Not just a concrete jungle

Text and Images by Terence Repelente

I have to be honest. Almost all of my knowledge about Hong Kong used to be based entirely on cinema and literature. I was obsessed with Chungking Mansions, even with its bad reputation, after watching Wong Kar-wai’s Chungking Express. Without even going there, I had a connection with Central District, thanks to Baby Ruth Villarama’s award-winning documentary film Sunday Beauty Queen. And I once felt a really strong need to visit and even live in Kowloon after reading Nick Joaquin’s The Woman Who Had Two Navels, in which I learned that Post-1896 Philippine Revolution nationalists sought exile there.

Recently, I was given a chance to finally visit Hong Kong, and it was everything I imagined it to be. Neon-lit claws that graze your eyes, the busy night markets, the damp corridors, the sky-scraping knife-like architecture, the intricate but efficient train system, the cashless transactions, the gigantic shopping malls, the multicultural communities—the melting pot of the world, so to speak—a place perfect for romanticizing globalization, a cinematic paradise.

But, during the trip, I discovered something significant about Hong Kong, which I’ve never encountered in any book or film before, something aloof from the usual pop culture depiction of the city—its green tourism.

A huge chunk of Hong Kong’s territory, one of the highest proportions in the world, is protected by country parks: tranquil beaches, well-maintained hiking trails, lush green mountains, and ancient villages, just minutes away from the city. The green side of Hong Kong, now strongly promoted by its tourism board, projects to be the future of the city’s strong tourism industry.


Opened in 1978, Hong Kong’s High Island Reservoir (Sai Kung) was specifically built to help alleviate water shortage problems in the country. Created by meticulously constructing two main dams, the reservoir remains one of the most popular eco-architectural works in the world. The first (West Dam) was built west of High Island connecting it with the Sai Kung Peninsula and the other (East Dam) was built in the southeast.

What’s mesmerizing about this gem is the geological history, which birthed the wonders that surround it. The layers and columns, which are somewhat hexagonal, that are formed in the East Dam are products of nature at work for over 140 million years through earthquakes and volcanic activities. Following the Geo Trail, marvelous S-shaped hexagonal columns are seen.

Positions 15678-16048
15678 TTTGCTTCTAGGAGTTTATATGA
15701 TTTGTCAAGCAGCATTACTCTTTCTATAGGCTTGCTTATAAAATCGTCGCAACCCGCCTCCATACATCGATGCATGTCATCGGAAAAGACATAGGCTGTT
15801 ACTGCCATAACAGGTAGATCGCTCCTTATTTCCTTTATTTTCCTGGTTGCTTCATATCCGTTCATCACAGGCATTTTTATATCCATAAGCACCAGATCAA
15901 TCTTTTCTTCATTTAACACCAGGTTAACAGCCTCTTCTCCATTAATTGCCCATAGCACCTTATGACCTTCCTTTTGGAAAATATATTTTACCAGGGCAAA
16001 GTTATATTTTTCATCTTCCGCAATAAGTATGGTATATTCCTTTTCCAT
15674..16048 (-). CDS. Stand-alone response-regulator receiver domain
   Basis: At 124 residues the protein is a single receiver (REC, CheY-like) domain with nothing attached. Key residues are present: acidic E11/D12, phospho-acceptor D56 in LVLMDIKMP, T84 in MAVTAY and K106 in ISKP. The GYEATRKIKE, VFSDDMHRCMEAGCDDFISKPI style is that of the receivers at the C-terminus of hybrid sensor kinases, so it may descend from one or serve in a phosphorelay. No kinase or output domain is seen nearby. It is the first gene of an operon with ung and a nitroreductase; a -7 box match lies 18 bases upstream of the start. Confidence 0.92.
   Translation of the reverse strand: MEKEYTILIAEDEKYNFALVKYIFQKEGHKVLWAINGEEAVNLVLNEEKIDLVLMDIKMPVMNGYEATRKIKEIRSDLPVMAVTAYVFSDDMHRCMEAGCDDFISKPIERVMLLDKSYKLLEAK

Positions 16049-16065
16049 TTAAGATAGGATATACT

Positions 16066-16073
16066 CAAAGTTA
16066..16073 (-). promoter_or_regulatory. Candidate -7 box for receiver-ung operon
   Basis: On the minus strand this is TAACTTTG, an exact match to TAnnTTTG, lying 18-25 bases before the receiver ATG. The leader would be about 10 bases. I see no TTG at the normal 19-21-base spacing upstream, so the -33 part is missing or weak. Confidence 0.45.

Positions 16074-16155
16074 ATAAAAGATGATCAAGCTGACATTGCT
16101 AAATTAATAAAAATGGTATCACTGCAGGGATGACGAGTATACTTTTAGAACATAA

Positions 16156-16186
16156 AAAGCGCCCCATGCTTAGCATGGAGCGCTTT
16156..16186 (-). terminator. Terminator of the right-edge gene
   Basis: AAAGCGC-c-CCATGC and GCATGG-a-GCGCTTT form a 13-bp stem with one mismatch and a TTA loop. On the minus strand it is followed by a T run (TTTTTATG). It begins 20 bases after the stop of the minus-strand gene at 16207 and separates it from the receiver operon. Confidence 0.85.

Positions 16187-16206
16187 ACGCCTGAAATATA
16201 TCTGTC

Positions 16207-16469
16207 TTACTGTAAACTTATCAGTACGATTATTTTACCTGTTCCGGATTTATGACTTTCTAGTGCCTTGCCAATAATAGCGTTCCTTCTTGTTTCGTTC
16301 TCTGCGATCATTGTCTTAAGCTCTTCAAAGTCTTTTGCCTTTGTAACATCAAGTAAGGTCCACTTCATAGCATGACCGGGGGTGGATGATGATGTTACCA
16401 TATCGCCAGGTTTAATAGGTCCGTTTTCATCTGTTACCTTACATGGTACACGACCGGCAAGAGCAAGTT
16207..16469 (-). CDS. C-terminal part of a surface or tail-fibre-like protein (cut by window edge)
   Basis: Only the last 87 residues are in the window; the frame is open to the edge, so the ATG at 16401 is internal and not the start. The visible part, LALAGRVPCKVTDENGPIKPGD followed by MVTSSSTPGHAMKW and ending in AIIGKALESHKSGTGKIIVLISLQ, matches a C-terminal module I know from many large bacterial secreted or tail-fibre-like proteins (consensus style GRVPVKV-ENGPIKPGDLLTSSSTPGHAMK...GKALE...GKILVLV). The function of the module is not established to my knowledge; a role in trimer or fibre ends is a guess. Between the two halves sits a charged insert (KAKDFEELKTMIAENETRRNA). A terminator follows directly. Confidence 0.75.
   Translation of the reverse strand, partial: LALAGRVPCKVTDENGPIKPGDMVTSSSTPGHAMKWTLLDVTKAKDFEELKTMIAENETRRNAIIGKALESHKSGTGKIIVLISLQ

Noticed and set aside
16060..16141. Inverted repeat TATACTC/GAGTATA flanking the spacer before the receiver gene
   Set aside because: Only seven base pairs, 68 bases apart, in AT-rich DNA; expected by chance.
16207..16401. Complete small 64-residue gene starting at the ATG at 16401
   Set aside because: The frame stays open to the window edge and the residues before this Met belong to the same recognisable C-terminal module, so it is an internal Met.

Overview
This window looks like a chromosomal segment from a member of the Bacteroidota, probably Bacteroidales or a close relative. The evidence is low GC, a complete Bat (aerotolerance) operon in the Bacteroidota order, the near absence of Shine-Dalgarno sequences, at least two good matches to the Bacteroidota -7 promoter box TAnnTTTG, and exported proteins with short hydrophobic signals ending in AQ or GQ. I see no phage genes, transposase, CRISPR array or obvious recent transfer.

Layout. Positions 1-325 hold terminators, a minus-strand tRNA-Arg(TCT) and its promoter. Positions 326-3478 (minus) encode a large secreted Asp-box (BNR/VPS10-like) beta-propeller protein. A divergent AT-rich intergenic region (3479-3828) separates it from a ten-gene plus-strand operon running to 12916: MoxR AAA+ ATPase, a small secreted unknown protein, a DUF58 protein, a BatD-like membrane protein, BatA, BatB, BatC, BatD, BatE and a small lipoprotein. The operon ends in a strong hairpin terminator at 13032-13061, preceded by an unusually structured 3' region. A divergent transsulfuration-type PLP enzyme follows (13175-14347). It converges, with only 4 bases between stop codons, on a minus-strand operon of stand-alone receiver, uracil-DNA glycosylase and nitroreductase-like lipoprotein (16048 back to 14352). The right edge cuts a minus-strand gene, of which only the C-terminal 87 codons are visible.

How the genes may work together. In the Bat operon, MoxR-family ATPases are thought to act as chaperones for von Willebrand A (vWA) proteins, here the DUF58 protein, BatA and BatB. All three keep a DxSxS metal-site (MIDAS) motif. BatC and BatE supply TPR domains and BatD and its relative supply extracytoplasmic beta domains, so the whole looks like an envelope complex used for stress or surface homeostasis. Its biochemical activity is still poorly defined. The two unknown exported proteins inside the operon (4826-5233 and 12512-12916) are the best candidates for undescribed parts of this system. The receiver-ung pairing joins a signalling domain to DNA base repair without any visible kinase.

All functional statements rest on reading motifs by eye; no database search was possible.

At the end of the trail is a boardwalk that will lead you to a sea cave. There, the photogenic entirety of the reservoir is shown, its timeless beauty, a work of perfection by both man and nature.


If you feel tired of the city’s overall ambiance, the place for you is the fishing community of Sai King—where everything is 100 percent the opposite: Quaint villages, slow-paced vibe, and small houses. Located in the New Territories, Sai Kung is a different kind of neighborhood, a different kind of experience. It is here where you can truly experience the local and traditional Hong Kong life.

Its picturesque sceneries—both the village and the islands—are food for the soul. You can just stroll around the seaside area, look around the seafood street and marvel at the gigantic fish tanks displayed right outside of every store (try having dinner at Sing Kee!), or just talk with the fishermen about their catches.

Sai Kung’s volcanic islands are also not to be missed, but don’t worry, these titans just can’t elude your attention even if they tried. The same hexagonal volcanic rock columns and coastal erosion landforms are scattered, as if carefully placed and sculpted. The natural sea arches, caves, and igneous rocks, which resemble the famous pineapple bun, are a sight to see.


I’m no hiking enthusiast, but personally, the Lai Chi Wo nature trail is Hong Kong’s best, at least from what I’ve seen. Not only does it encapsulate Hong Kong’s culture of preserving its lush nature, it rewards you with a valuable history lesson about the first inhabitants—the Hakka people. The Hakka, a name that literally means “visitors” in Chinese, are one of China and Hong Kong’s most visibly distinct communities. They have their own festivals, belief system, food, and history. The Hakka are nomads by culture, and have traveled to and migrated in different parts of Hong Kong, some even left the practice entirely to participate in the economic development in the city. Now, Hakka villages, although usually abandoned, are greatly preserved in Hong Kong. The Lau Chi Wo nature trail is the best one to take if you’re eager to learn about the Hakka. Included in the trail are a number of centuries-old Hakka villages, some now just rubble and ruins and some perfectly maintained by the modern the Hakka people. Part of the Plover Cove Country Park, the nature trail, again, probably the richest and smoothest of them all, is almost surreal with all its natural and historical elements—waterfalls, bamboo groves, and folk legends.

At the end of the trail is its major highlight—the 400-year-old Hakka village, a designated Site of Special Science Interest (SSSI), a mesmerizing sight. And thought provoking, too! This is what Hong Kong was, not even Hong Kong yet, before colonization, before globalization, and it’s comforting to know that its tourism board continues to promote this side of the country. Beyond the hustle and bustle in Kowloon and Hong Kong Island, beyond the shopping malls and towering buildings, and beyond all the pop culture references, there’s this greener, unadulterated side of Hong Kong.

Days after the trip, organized by the Hong Kong Tourism Board, I still dream of hiking in Hong Kong, I still hear the ambiance of its countryside: the screeching of the summer cicadas, waves gushing over volcanic rocks, the thudding engine of teal motorboats, and the awing silence of the ancient Hakka villages—a melody to remember.